Exercise Two – Shapes and Values-Part One of Three
It’s easier to analyze shapes when the subject of the drawing is not influencing the analysis. Turning a drawing upside down is helpful.
Continuing with the idea of quick, sketchbook line drawings suggested in Exercise One, use the same drawing tool for the quick drawings. Change the medium you used for adding values. In Exercise One I used a fountain pen for the line drawings and Ciao Copic Markers to apply values. The line drawings will be closed form drawings, the image made up of separate shapes defined clearly with an outline similar to a stained glass window. (Matisse’s line drawings of figures are an example of open form drawings. The lines suggest the form, but the shapes defined by the lines merge with one another.) In Exercise Two I’ve used a fountain pen for the line drawing and Burnt Umber watercolor and brush to apply values.
The focus is not on the switch of media. The intention is to strengthen your awareness of values and to focus on the importance of shapes … as well as identifying your personal preferences for value ranges and composition. The purpose of switching media is to stretch your flexibility and to break whatever resistance you might have to trying new tools and techniques.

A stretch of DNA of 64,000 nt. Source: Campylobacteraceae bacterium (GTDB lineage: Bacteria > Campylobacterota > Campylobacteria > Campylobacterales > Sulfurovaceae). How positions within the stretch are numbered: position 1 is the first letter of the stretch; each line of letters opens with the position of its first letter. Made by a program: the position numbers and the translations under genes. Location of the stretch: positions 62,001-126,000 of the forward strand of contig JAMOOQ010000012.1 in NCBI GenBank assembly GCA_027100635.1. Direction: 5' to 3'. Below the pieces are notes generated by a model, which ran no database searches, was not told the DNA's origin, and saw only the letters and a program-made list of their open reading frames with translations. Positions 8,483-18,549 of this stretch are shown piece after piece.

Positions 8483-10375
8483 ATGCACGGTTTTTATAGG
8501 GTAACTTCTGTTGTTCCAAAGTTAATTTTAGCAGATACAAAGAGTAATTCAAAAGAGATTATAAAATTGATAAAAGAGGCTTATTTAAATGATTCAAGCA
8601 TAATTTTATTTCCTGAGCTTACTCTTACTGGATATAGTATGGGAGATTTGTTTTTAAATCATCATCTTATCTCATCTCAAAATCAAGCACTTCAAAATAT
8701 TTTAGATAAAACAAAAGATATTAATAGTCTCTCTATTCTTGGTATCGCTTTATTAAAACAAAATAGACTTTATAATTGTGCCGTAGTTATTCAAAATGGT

In this case, it’s the odd shape of the stove window that’s been altered. Notice that I adjusted the shape when creating the line drawing. Since it’s easier to apply paint than to remove it, I painted only the large portion of the shape and scanned it before applying value to the rest of the shape. The beauty of working in a sketchbook is that I am completely aware that I’m experimenting. Nothing is precious. If I add something that isn’t an improvement, I don’t care …. I’ve learned something in the process and I will use that knowledge at some future date.
You decide which you like better. You might feel that it doesn’t make any difference at all…. it’s up to you. Remember that when you cut a mat for a drawing or painting, the way you crop the image can alter the shapes and composition …. sometimes drastically …. then again ….. sometimes not at all. Just be aware of the importance of your shapes.